I think I've probably related before my money saving technique for Japan; the 500 yen coin. It's great, it's big in value and easy to save. I'd been saving them since I arrived, and bought a Playstation in short order after my arrival entirely in 500 yen coins. Mindy, D and I thought it would be fun to have a day where we spent nothing but these coins, and Disneyland was the resulting trip. So, our entrances were paid with coins, our food throughout the day, you name it. All 500s. It was great, although odd to have a sock full of coins worth more than $300. Somehow, through the magic of the day I didn't spend hardly anything and now still have a huge stock. Time to make a new goal I suppose...

We left Disneyland a bit earlier than we might have otherwise because the next day Mindy and I were to run the Haruna Ume Marathon. We were promised 11k running through beautiful plum blossoms on the hills of Haruna. We got that, sort of. Well, we got the hills part. Sadly the cold of winter had not quite been shaken, and only a few of the many trees were in bloom. Still, it was a nice run. We even had supporters in the form of D and Joyce who waited at the finish line with hand made signs. I finished in 1 hour 18 minutes and 50 seconds. Not the best time in the world, but considering that 7 weeks prior I don't think I could have run more than 15 minutes at a stretch I feel pretty good about it. Of course this is really just a practice run for the Samurai Marathon coming up in May: 22 kilometers, all up hill and in costume. Should be interesting.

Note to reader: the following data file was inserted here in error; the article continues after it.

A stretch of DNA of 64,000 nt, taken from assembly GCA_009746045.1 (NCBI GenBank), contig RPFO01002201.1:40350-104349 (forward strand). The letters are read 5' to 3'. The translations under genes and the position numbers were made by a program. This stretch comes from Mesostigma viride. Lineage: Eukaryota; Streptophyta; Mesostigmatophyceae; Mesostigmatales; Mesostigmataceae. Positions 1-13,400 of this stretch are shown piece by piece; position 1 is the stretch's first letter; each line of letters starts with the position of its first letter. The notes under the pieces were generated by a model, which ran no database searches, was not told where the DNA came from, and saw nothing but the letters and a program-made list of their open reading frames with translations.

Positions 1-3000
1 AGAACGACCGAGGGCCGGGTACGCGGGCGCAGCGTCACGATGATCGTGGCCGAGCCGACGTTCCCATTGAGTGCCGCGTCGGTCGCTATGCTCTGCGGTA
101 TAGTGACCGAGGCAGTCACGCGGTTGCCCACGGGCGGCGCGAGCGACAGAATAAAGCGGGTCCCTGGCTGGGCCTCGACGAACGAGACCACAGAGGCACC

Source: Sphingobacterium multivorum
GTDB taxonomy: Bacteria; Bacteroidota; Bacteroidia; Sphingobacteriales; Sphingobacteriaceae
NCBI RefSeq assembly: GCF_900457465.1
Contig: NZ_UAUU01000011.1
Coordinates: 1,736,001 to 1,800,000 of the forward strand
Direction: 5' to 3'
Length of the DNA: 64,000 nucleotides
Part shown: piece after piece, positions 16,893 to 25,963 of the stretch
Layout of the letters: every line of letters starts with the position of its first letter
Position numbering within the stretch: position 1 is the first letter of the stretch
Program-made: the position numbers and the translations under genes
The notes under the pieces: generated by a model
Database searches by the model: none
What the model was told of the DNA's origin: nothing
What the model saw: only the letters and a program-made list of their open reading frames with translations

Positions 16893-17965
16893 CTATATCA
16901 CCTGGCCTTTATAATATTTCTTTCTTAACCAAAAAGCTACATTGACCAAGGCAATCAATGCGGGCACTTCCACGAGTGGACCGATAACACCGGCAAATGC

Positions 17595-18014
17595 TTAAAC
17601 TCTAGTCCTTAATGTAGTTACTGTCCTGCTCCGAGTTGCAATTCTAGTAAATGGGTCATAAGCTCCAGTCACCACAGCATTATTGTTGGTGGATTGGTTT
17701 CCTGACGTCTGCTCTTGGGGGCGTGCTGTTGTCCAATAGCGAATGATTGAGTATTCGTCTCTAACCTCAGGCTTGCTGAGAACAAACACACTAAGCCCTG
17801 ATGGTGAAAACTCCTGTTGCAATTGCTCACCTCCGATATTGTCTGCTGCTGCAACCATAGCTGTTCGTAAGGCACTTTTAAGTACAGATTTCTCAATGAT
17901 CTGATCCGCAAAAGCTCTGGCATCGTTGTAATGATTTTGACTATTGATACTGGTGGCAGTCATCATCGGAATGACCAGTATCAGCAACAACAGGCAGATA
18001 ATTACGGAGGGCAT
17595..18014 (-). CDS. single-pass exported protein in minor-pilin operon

After the marathon we went out with a principal at one of Mindy's schools. Delicious yakiniku, delicious beer and random appearances on the part of teachers I teach with. After stuffing ourselves for hours we were invited back to the principals house to see his collection of Hina-matsuri dolls. We were fed even more. Between running, not sleeping enough and overeating I was exhausted, but satisfied. Hanging out that whole day was awesome, so many funny moments and odd little experiences.